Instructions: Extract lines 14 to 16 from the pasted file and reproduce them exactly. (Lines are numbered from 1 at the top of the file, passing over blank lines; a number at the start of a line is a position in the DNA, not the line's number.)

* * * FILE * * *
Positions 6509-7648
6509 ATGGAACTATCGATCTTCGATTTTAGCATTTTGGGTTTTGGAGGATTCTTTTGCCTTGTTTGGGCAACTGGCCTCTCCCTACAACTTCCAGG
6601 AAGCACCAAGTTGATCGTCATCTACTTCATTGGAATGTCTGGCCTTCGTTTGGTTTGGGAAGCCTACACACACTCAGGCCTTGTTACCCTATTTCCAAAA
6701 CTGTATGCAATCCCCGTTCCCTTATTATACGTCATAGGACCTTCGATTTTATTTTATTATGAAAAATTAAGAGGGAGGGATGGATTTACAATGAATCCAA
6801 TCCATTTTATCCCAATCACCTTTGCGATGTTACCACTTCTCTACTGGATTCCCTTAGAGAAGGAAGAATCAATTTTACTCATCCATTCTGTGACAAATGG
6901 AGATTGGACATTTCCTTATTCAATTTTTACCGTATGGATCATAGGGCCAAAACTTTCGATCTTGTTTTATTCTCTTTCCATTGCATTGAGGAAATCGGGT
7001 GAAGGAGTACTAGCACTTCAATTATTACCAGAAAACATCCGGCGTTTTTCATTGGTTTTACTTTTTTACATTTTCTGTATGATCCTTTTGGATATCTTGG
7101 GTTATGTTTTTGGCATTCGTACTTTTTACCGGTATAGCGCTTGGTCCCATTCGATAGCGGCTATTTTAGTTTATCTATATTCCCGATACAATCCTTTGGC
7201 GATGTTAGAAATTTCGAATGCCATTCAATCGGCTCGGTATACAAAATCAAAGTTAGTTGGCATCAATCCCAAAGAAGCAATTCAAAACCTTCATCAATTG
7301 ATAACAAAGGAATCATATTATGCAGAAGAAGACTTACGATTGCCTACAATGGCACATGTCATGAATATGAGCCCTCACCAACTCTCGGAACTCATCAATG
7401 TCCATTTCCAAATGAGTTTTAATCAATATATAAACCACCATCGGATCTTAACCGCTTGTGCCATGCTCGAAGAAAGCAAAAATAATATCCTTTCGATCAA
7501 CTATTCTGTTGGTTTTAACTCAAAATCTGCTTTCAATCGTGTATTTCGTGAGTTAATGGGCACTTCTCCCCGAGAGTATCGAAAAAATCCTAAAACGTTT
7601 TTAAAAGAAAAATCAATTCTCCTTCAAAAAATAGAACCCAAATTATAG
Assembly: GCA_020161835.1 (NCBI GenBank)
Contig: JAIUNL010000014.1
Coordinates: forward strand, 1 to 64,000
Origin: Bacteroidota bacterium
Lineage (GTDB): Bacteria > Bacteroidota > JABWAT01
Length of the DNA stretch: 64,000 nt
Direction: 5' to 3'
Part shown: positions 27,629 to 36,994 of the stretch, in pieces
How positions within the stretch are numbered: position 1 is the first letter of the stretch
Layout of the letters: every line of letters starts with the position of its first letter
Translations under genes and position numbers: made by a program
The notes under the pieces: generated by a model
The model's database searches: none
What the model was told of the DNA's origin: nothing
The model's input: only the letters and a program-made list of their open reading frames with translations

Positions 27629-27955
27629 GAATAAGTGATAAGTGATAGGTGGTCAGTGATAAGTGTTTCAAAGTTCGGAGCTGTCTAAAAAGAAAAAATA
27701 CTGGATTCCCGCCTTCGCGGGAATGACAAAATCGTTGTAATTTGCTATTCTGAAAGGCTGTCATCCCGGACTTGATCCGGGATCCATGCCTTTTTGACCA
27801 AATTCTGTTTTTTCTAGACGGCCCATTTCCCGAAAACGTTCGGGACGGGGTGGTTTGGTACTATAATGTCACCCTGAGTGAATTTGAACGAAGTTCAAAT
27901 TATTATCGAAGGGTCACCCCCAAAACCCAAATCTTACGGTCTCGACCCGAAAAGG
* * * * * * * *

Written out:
Assembly: GCA_020161835.1 (NCBI GenBank)
Contig: JAIUNL010000014.1
Coordinates: forward strand, 1 to 64,000